Responding to the Algerian authorities’ decision to close the offices of two prominent women’s rights organisations, FARD (Femmes Algériennes Revendiquant leurs Droits) and AFEPEC (Association Féministe pour l’Épanouissement de la Personne et l’Exercice de la Citoyenneté), Amnesty International’s North Africa Campaigns Director, Najia Bounaim, said:
“The targeting of these women’s groups is a shameless attack on the right to freedom of association and participation. This is just another example of the disturbing recent clampdown on civil society organisations by the Algerian authorities that must stop now.
“Both organisations must be allowed to resume operations immediately and without fear of reprisal. Such tactics are reminiscent of a by-gone era and are contrary to Algeria’s obligations under international law.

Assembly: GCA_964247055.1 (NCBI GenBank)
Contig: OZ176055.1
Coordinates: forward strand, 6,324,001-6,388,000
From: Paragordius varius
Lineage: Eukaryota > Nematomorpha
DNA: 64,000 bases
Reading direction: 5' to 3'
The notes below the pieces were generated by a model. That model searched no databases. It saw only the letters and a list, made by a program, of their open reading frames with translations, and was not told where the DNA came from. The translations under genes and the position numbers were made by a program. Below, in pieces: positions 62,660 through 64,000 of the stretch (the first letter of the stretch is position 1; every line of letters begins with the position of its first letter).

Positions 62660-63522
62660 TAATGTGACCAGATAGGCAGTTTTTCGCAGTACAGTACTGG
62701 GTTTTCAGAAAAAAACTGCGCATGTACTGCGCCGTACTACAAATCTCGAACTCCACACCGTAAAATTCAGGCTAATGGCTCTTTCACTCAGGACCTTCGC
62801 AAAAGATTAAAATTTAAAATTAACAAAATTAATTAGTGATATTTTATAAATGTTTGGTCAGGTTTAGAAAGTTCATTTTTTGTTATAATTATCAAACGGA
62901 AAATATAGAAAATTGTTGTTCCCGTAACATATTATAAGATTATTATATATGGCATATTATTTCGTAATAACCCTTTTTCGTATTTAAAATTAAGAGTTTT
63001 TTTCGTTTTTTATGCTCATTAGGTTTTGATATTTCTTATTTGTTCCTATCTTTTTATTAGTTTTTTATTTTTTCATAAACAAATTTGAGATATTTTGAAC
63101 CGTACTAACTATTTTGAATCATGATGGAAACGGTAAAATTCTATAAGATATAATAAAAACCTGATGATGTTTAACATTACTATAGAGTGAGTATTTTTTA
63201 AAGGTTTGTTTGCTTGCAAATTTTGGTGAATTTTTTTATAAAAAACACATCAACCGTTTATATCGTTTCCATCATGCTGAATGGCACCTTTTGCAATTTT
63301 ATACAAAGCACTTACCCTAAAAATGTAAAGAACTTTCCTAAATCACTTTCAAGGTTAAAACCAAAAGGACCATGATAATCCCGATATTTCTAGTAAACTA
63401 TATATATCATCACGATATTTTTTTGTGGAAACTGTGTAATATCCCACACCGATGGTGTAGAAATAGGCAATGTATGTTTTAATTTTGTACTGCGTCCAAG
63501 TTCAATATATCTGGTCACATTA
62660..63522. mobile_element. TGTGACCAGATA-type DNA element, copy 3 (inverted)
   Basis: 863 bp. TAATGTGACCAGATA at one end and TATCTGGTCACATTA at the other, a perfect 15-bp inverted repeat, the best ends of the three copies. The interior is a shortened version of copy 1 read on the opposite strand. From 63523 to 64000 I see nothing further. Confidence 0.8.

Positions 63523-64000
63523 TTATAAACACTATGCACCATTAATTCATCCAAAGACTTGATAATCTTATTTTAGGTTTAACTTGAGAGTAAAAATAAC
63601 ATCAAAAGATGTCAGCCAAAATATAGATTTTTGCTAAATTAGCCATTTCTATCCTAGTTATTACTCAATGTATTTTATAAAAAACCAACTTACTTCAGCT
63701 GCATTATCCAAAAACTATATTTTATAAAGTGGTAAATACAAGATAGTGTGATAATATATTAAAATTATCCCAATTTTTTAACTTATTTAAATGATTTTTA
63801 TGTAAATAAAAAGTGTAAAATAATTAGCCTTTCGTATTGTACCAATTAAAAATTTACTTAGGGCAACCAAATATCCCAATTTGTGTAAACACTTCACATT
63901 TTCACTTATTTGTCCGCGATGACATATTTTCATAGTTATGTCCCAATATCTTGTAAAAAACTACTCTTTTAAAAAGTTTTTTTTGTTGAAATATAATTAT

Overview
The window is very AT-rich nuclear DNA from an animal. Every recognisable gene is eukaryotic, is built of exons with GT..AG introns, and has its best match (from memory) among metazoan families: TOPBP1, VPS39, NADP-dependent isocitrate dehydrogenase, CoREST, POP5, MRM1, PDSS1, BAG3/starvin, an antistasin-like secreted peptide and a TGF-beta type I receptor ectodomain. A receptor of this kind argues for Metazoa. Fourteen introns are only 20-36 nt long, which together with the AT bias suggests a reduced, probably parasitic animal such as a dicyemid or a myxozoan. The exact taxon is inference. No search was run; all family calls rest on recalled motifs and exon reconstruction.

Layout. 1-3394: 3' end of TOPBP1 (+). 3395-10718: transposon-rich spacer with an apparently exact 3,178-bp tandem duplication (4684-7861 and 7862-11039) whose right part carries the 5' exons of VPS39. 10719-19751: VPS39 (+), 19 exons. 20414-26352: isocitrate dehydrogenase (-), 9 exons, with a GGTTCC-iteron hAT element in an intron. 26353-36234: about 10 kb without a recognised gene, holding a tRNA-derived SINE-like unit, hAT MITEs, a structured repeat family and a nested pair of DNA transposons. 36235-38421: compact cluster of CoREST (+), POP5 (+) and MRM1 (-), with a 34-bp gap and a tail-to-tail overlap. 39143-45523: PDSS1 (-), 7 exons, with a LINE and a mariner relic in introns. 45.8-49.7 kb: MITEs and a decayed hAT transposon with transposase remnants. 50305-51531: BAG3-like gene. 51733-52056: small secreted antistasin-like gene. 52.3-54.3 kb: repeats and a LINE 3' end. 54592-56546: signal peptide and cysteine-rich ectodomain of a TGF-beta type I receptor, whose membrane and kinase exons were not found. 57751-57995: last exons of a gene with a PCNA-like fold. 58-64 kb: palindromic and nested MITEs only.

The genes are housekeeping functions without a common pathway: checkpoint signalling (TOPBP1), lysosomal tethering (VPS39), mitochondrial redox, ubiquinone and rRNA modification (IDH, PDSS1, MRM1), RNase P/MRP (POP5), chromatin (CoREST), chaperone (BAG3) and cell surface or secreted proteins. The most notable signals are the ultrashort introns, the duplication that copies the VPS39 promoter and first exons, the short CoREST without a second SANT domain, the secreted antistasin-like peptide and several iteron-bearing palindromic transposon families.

“The right to freedom of association is essential in a robust and dynamic society. Instead of seeking to further restrict human rights, the Algerian authorities must work on repealing laws and practices that are further shrinking the space for civil society and ensure that human rights defenders are able to work in a safe and enabling environment.”
On 27 February, Algerian security forces in the city of Oran sealed off the offices of two local NGOs, FARD and AFEPEC, following an order from the office of the Governorate of Oran, without any notice. The authorities justified the shutdown by disputing the legal registration of the NGOs. However, both organisations have submitted a new registration request to operate legally under the highly restrictive Law 12-06. FARD received the receipt of registration in March 2014 from the Governorate of Oran, while AFEPEC has yet to receive a response from local authorities. Both organisations have been in operation since the 90s.